Holy Crap! I was reading another support group that I'm in for SPD that Singulair isn't a nice med. Well, then people were talking about asthma meds and then allergy meds. They said that all these things can make a child depressed, out of control, have tantrums, anger outbursts, aggression, etc., etc.. My son has been on allergy meds for years! And when we think back we can't quite remember when he started taking them but now we're wondering if it was around the time he started acting out!

Have we been making our son have this aggression!?!? Have we been making him worse and worse for years and didn't know it?!? I am sooooo freaked out!! I looked online and found some other places that are saying the same thing!

We are going to a chiropractor that we think may be able to answer some of these questions today (Friday). This is someone new that we have never seen, but my hubby got a referal from someone at work that swears by these docs. I'll let you know what happens.


Unknown said...

Interested to know how it went.When reading this I was thinking OMG. Great information!! Please let me know how it went!


Jamie :)

My child has been rejected by his peers, ridiculed and bullied !!!

Social rejection has devastating effects in many areas of functioning. Because the ASD child tends to internalize how others treat him, rejection damages self-esteem and often causes anxiety and depression. As the child feels worse about himself and becomes more anxious and depressed – he performs worse, socially and intellectually.

Click here to read the full article…

How to Prevent Meltdowns in Children on the Spectrum

Meltdowns are not a pretty sight. They are somewhat like overblown temper tantrums, but unlike tantrums, meltdowns can last anywhere from ten minutes to over an hour. When it starts, the Asperger's or HFA child is totally out-of-control. When it ends, both you and your child are totally exhausted. But... don’t breathe a sigh of relief yet. At the least provocation, for the remainder of that day -- and sometimes into the next - the meltdown can return in full force.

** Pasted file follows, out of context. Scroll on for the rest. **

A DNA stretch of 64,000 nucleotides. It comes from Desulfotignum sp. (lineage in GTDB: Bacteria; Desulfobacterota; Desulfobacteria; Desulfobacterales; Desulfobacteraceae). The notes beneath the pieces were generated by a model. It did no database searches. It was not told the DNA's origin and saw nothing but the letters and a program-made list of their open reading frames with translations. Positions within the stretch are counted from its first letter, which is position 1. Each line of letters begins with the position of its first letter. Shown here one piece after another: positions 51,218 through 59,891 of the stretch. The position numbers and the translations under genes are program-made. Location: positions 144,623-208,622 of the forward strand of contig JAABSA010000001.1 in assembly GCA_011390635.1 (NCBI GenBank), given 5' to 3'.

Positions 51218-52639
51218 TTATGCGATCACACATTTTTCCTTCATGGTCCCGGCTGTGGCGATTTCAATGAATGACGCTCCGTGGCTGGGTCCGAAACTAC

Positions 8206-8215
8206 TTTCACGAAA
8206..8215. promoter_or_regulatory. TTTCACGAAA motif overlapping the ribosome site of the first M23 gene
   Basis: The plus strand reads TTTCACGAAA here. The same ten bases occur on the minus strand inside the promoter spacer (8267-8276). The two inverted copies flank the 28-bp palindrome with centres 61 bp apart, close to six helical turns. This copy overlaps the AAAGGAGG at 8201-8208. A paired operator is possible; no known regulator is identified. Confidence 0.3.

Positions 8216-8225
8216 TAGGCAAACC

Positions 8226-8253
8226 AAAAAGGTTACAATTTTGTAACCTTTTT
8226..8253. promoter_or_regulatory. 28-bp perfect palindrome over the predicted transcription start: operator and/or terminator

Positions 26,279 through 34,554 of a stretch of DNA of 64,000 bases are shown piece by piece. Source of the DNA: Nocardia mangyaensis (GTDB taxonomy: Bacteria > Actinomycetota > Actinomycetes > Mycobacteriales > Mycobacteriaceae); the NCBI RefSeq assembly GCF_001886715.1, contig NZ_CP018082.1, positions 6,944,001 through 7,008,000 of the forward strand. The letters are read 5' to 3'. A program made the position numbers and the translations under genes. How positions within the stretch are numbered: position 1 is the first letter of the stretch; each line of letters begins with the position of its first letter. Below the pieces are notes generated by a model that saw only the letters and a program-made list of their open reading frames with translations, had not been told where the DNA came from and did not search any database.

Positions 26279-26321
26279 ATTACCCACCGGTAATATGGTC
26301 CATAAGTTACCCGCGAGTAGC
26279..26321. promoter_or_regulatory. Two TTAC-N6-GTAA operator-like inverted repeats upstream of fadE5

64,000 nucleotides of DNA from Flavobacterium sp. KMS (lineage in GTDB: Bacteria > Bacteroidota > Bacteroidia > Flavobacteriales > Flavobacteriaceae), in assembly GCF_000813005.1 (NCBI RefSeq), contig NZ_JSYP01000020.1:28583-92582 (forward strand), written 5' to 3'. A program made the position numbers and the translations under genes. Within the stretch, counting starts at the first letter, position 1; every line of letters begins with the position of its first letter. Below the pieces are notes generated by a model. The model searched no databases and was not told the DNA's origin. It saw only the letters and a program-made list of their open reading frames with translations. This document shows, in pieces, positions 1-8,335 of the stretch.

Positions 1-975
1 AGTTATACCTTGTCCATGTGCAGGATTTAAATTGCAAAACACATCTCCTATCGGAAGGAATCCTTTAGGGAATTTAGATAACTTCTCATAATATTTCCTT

Click here for the full article...

Parenting Defiant Teens on the Spectrum

Although Aspergers [high-functioning autism] is at the milder end of the autism spectrum, the challenges parents face when disciplining a teenager on the spectrum are more difficult than they would be with an average teen. Complicated by defiant behavior, the teen is at risk for even greater difficulties on multiple levels – unless the parents’ disciplinary techniques are tailored to their child's special needs.

Click here to read the full article…

Older Teens and Young Adult Children with ASD Still Living At Home

Your older teenager or young “adult child” isn’t sure what to do, and he is asking you for money every few days. How do you cut the purse strings and teach him to be independent? Parents of teens with ASD face many problems that other parents do not. Time is running out for teaching their adolescent how to become an independent adult. As one mother put it, "There's so little time, yet so much left to do."

Click here to read the full article…

Parenting Children and Teens with High-Functioning Autism

Two traits often found in kids with High-Functioning Autism are “mind-blindness” (i.e., the inability to predict the beliefs and intentions of others) and “alexithymia” (i.e., the inability to identify and interpret emotional signals in others). These two traits reduce the youngster’s ability to empathize with peers. As a result, he or she may be perceived by adults and other children as selfish, insensitive and uncaring.

Click here
to read the full article...

Highly Effective Research-Based Parenting Strategies for Children with Asperger's and HFA

Become an expert in helping your child cope with his or her “out-of-control” emotions, inability to make and keep friends, stress, anger, thinking errors, and resistance to change.

Click here for the full article...